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As a student of philosophy, it's hard not to notice the similarities between a school of philosophy know as Logical Positivism and Vulcan Culture.

See the following definitions:

logical positivism, also called logical empiricism, a philosophical movement that arose in Vienna in the 1920s and was characterized by the view that scientific knowledge is the only kind of factual knowledge and that all traditional metaphysical doctrines are to be rejected as meaningless. (Encyclopædia Britannica)

And:

Logical positivism is a school of philosophy that emerged out of the Vienna Circle in the early 20th century. Its proponents emphasize materialism, empiricism, philosophical naturalism and the scientific method as the highest pursuits of rational thought. The most famous principle of logical positivism is that any statement that is not inherently verifiable is meaningless and can be safely ignored. (Rational Wiki)

The similarities to Vulcan thought are striking (at least to me).

My question: Was Gene Roddenberry officially influence by Logical Positivism and the Vienna Circle when he came up with Spock and Vulcan Culture? Or is it a mere coincidence?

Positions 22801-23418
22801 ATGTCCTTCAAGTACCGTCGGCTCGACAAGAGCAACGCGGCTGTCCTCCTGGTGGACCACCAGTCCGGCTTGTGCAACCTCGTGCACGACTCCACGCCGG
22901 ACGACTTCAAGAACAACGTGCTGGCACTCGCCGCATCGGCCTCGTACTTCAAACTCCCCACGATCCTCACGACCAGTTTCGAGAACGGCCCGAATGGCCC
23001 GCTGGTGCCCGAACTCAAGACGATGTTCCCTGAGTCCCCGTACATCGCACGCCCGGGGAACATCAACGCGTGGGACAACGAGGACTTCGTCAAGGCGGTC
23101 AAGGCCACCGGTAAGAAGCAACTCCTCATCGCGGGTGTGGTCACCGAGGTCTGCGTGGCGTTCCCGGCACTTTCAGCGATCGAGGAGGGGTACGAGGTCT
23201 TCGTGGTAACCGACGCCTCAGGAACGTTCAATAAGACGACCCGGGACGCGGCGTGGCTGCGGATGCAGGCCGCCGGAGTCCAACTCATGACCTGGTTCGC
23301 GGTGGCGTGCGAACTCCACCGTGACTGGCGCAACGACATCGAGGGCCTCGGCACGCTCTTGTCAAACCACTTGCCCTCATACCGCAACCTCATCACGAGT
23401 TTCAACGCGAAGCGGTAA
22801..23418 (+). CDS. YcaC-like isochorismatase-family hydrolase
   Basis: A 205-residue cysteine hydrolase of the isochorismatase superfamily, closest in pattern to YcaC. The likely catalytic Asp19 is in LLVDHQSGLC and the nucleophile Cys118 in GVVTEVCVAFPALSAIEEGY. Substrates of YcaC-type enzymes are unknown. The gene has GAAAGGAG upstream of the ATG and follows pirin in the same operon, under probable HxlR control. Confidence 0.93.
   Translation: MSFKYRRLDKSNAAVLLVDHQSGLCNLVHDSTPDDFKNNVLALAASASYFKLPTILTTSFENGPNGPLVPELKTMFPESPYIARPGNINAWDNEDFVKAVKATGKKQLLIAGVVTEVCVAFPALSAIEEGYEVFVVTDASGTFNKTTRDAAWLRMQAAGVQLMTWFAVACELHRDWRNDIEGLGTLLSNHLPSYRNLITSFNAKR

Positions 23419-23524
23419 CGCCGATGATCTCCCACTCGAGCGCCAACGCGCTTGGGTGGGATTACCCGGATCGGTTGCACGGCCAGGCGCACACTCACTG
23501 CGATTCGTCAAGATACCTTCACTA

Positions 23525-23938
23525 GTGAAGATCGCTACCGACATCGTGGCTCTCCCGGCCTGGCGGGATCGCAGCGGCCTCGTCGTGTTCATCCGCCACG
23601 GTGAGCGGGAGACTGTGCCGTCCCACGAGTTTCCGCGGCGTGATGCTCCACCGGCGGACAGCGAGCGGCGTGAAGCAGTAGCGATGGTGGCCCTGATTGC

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No, it's just lucky coincidence.

As stated in the comments, Gene Roddenberry intended for Spock to be a Stoic. He was to serve as the emotionless counterpart to Dr. McCoy, who was so empathetic he would often make rash decisions based on feelings.

In a way, this allowed Spock and/or McCoy to act both as Expository characters, by laying out the situation clearly, and as Lampshaders, by "hanging a lamp shade" on an obvious option so Kirk could shoot it down as necessary.

The thing was, despite what Roddenberry may have intended, Spock's actual existence was guided more by the tens of writers who wrote his character and by Leonard Nemoy himself; much of the "Logical Positivism" either came from story necessity or improvisation. Having decided that Spock and Co were "Logical," writers would shoehorn in that whenever they could get away with it.

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